If Hyundai enjoys success with its Palisade, it could put pressure on Kia’s head office to look into a business case for South Korean production, and subsequent Australian sales.
BOOK IT IN: CHEVROLET TAHOE AND SUBURBAN
Internationally the vehicles that are perhaps most synonymous with the upper large SUV segment are the Chevrolet Tahoe and Suburban – both of which have been significantly updated for 2021, and are set to be announced for local sale in the New Year.
If the latter sounds familiar, that’s because the American brute was imported and badged as a Holden between February 1998 and January 2001.
That initial foray into Australia couldn’t easily be called a success, but in the two decades since then, the local new-car market has evolved significantly, as has the Suburban.
All-new versions of both the Suburban and Tahoe have been launched in North America this year, and are poised to arrive in Australia as part of HSV’s transformation into GMSV.
The Suburban is the larger of the two and would dwarf almost every non-commercial vehicle on Australian roads.
It is the largest SUV in Chevrolet’s history, measuring in at 5732mm long, 2044mm wide, 1889mm tall, with a 33406mm wheelbase. For context, that’s roughly half a metre longer than the already sizeable GLS.
The smaller Tahoe has a 5351mm length and 3070mm wheelbase, while retaining identical width and height to the Suburban. So, more manageable, but still a big beast.
To put the Suburban’s size into context, the third row has 93cm of legroom, while the second row enjoys 106cm. In the GLS you get 87cm in the third row, and 106cm in the second.
Both Tahoe and Suburban models can be powered by a trio of engine choices, mated to a single transmission option – the venerable 10-speed automatic that was co-developed with Ford and fitted to everything from the Ford Mustang to the Silverado 1500.
A 5.3-litre 265kW/519Nm naturally-aspirated petrol V8 is fitted to all Tahoe and Suburban variants bar the High Country as standard.
The High Country versions instead come with a 313kW/623Nm 6.2-litre naturally aspirated petrol V8, while a 207kW/623Nm 3.0-litre turbo-diesel six-cylinder can also be optioned.
GMSV hasn’t locked in what models it will offer in Australia just yet, but the Tahoe and Suburban siblings remain an extremely high chance of launching locally.
Both are built on the same platform as the Silverado 1500 pick-up already sold by HSV locally, meaning much of the engineering grunt-work on validating a right-hand drive conversion process has already been completed.
There would be finer details still to nut-out, but Walkinshaw and GMSV aren’t starting from a clean sheet of paper.
With a left-to-right-hand drive conversion process to factor into the final sale price, the Tahoe and Suburban won’t be cheap.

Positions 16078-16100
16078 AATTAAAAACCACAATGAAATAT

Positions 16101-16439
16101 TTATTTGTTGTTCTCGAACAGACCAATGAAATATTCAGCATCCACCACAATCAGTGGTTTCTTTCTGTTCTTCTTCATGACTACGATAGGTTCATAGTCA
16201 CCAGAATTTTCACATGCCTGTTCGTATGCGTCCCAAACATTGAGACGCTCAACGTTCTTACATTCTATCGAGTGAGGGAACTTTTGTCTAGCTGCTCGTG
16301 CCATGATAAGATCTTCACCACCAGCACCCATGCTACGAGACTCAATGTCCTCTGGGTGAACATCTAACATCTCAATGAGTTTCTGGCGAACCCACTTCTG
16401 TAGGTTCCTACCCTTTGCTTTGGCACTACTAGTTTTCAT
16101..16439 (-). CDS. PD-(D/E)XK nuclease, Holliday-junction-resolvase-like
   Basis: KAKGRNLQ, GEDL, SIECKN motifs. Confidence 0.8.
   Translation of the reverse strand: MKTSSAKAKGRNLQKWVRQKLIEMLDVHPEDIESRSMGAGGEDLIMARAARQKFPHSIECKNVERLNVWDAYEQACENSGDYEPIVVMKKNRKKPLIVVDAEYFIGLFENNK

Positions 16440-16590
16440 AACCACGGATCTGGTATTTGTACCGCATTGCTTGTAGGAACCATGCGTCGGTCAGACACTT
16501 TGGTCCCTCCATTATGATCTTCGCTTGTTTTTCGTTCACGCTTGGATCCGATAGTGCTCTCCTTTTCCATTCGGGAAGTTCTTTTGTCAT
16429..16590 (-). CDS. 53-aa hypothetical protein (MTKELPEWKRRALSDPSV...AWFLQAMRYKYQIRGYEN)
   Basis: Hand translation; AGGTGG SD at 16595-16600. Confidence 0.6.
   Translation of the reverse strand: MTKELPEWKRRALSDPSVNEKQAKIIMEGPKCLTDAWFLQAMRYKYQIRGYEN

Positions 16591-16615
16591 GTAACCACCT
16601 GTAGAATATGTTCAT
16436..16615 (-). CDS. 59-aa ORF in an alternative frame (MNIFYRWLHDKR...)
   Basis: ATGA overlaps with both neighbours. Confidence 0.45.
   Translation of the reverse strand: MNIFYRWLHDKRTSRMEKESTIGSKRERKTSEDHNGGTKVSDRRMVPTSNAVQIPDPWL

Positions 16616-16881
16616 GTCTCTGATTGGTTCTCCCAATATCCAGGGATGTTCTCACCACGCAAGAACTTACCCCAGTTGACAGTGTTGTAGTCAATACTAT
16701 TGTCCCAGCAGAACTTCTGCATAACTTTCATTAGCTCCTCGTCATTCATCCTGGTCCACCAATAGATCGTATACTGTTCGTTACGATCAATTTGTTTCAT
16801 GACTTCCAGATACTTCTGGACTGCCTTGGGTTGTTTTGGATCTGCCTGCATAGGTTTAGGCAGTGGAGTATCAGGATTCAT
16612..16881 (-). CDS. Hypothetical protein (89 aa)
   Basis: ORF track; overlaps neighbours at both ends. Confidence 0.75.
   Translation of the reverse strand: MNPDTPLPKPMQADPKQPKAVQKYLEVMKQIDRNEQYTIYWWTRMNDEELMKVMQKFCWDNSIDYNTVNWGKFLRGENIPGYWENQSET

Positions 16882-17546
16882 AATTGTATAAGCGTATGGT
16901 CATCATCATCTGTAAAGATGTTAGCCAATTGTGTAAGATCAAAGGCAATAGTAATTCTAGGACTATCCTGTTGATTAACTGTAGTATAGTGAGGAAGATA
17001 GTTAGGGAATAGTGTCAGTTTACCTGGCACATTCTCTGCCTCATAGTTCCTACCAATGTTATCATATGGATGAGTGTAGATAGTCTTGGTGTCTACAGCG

However, they are expected to come fitted with an extremely generous level of equipment as standard.
For example, the High Country Suburban comes with GM’s magnetic ride control as standard, along with AEB, auto stop-start, hitch guidance, trailer sway control, a 10.2-inch infotainment screen, 12-way power-adjustable driver and front passenger seats, an 8-inch digital driver instrument cluster, 4G LTE wifi hotspot capability, heated steering wheel, a 10-speaker Bose sound system, front and rear park assist, head-up display, heated driver and front passenger seats as well as the outboard second-row seats, keyless open and start, lane change alert and lane keep assist, power-adjustable steering column, rear cross traffic alert, air vents in all three rows, and leather seat trim.
With Australians currently going crazy over the Ram and Silverado 1500, expect the Chevrolet twins to perform strongly off the back of their petrol V8 powertrains.
WE WISH: FORD EXPEDITION
Before we go any further here, we will note that Ford Australia has said the chances of the Expedition being sold in Australia in the immediate future are extremely slim to none.
However, here at WhichCar HQ, we think that’s a shame.
We have had hands-on experience with the Expedition in Canada and the US, driving a flagship Platinum variant for several weeks with five adults and associated luggage, two snowboards, and a pair of skis.
All Expeditions are powered by the same 3.5-litre twin-turbo EcoBoost petrol V6 used in the F-150, with 298kW/651Nm sent to all four wheels.
Measuring in at 5334mm long, 2029mm wide, and 1943mm tall with a 3112mm wheelbase, the Expedition was spacious and comfortable even when filled to the brim with bodies and luggage.
In its Platinum specification, the Expedition has a seven-seat configuration akin to the Palisade, with two captain’s chairs in the second row, and a relatively palatial third row that could easily accommodate six-foot-tall adults comfortably.
All up we completed 76 hours of driving, across 4331km, fully loaded at all times, returning fuel economy of 12.7L/100km.
That kind of efficiency is impressive considering that with all the people and gear we’d (conservatively) estimate the combined weight of the Expedition to be north of three tonnes (with a 2550kg kerb weight).
With the Expedition’s platform being shared with the F-150, right-hand drive production remains off the cards going forward. However, we hope one day the door will open for this supremely impressive all-rounder to make its way to Australia in an official capacity.